Streamlined Contractual Arrangements
The Service Provider Contract incorporates Clinical Standards for Government-funded hearing services. Early in 2006, the Department commenced the implementation of new standards, known as Hearing Rehabilitation Outcomes for Voucher Clients, which focus on the rehabilitation outcomes to be achieved for clients. These Outcomes are quite different to the current focus on processes to be undertaken by clinicians, and remove a significant amount of prescriptive detail from the existing contractual requirements.
Although the new Outcomes will not formally be incorporated as a contractual requirement until July 2007, a phase-in period was commenced to allow the industry time to become familiar with the new standards and, if appropriate, to make modifications to their service delivery. The Department conducted Industry Information Forums in capital cities during May and June 2006.
In late 2005, the Department contracted an external consultant to undertake a review of its role in regulating the professional qualifications of practitioners who provide services under the Hearing Services Program. The review will be finalised in the second half of 2006 and recommendations will be formalised in 2007.
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Quality Assurance of Service Provision
For the first time since the Hearing Services Program's inception in 1997, the number of service providers contracted to provide services to voucher clients reached 200, with services delivered through a national network of 1,713 permanent, visiting and remote sites.
The quality of service provision is monitored by the Department through a range of quality assurance measures. The Department regularly conducts audits of contracted service providers to assess compliance with their contractual obligations and with the Clinical Standards for hearing services. During 2005-06, the Department conducted a record number of 49 site visits and reviewed the files of 218 practitioners (which represented a 24 per cent sample of all practitioners).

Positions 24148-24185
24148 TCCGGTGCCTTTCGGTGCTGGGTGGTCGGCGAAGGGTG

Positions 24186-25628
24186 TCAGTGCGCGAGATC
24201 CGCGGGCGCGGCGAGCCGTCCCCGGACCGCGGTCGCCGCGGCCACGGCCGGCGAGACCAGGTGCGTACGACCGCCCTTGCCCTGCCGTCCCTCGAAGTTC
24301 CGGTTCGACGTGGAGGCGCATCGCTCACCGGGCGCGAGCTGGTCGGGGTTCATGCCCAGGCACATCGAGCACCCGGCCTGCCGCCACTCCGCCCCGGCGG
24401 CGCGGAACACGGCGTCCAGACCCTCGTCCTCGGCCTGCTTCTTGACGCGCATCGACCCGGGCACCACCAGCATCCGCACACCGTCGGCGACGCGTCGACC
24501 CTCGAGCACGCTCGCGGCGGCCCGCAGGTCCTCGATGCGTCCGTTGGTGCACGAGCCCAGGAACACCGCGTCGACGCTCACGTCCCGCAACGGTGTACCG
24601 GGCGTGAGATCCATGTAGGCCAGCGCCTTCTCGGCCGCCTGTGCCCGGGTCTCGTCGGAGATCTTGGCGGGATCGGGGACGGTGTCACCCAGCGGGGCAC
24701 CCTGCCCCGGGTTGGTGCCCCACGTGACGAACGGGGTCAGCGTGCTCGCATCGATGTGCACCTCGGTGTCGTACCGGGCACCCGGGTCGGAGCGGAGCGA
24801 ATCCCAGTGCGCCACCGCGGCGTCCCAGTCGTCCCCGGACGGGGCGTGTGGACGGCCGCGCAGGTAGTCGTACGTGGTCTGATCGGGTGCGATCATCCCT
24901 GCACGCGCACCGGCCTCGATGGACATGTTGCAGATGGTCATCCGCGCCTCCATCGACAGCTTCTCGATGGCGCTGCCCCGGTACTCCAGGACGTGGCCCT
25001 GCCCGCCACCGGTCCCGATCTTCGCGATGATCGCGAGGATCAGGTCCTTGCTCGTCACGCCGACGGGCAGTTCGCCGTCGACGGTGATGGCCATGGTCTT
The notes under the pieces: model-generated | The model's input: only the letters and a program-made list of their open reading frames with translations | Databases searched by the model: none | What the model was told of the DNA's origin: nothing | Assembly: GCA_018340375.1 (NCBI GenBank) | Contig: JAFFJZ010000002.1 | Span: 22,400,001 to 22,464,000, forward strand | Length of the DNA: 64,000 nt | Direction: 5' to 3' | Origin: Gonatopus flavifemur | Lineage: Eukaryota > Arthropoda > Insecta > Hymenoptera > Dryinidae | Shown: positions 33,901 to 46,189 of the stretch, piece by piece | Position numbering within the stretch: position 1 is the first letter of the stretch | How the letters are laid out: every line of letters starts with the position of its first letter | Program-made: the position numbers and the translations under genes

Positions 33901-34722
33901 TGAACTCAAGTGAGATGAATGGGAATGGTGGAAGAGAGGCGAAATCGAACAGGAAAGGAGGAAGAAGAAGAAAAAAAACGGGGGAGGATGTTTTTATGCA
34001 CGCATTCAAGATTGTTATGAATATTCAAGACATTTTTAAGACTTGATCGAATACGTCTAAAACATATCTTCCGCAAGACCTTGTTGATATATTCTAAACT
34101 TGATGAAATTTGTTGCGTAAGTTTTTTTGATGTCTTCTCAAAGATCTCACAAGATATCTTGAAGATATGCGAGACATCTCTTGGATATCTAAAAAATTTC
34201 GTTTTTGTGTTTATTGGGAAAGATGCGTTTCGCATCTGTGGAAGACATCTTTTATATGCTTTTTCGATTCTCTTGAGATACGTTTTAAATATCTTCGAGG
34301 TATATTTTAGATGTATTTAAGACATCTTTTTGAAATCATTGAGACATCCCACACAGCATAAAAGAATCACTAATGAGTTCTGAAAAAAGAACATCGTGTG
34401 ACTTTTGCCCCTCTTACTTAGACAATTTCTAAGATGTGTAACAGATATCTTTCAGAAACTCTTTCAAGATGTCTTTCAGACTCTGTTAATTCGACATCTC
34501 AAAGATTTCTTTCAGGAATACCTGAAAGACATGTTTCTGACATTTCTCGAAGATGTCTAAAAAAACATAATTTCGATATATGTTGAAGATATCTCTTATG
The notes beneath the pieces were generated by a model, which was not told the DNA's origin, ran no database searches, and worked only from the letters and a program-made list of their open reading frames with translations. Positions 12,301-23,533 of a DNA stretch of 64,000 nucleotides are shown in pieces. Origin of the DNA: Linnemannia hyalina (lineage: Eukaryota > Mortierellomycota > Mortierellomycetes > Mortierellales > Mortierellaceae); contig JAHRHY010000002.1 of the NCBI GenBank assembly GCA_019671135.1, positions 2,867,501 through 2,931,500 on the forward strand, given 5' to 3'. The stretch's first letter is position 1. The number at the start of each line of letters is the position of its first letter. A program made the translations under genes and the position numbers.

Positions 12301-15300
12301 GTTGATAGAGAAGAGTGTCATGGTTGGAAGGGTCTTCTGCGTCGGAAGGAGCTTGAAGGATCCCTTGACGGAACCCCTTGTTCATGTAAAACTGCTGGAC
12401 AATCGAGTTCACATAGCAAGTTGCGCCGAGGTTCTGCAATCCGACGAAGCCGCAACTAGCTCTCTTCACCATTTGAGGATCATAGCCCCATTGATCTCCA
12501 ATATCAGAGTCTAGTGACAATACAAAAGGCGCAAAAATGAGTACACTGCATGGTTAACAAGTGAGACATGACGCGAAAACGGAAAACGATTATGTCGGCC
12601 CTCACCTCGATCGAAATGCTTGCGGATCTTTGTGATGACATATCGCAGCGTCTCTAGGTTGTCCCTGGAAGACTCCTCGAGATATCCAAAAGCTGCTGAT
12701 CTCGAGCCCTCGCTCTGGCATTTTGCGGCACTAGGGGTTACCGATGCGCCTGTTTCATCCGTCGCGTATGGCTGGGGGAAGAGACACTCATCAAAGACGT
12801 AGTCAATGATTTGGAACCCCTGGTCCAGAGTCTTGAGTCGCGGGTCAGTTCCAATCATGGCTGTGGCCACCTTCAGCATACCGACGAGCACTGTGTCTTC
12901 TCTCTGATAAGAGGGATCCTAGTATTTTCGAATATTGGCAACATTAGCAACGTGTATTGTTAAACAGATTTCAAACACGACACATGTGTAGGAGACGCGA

A small percentage of audit outcomes result in compliance action being initiated against the contracted service provider. During 2005-06, one compliance notice was issued to a contracted service provider for alleged contraventions of the conditions of its accreditation under the Hearing Service Providers Accreditation Scheme 1997.
In addition, for the first time, the delegate of the Minister revoked the approval of one practitioner for long-term and systematic non-compliance with the Clinical Standards. This revocation was made under Rule 34 (2) (d) and Rule 34 (2) (e) of the Hearing Services Rules of Conduct 2000 and means that the practitioner is no longer able to provide any services to voucher clients.
During 2005-06, the Department reviewed its audit processes, resulting in the development and trial of new audit processes. These new processes are consistent with the change to outcome-based standards and are designed to give improved recognition to the level of professional expertise and judgement demonstrated by the hearing services industry.
In conjunction with the new audit processes, the Department contracted an external provider to design and conduct auditor training for 19 staff who were involved in a range of audit processes. This is the first time that formal auditor training was conducted for all staff.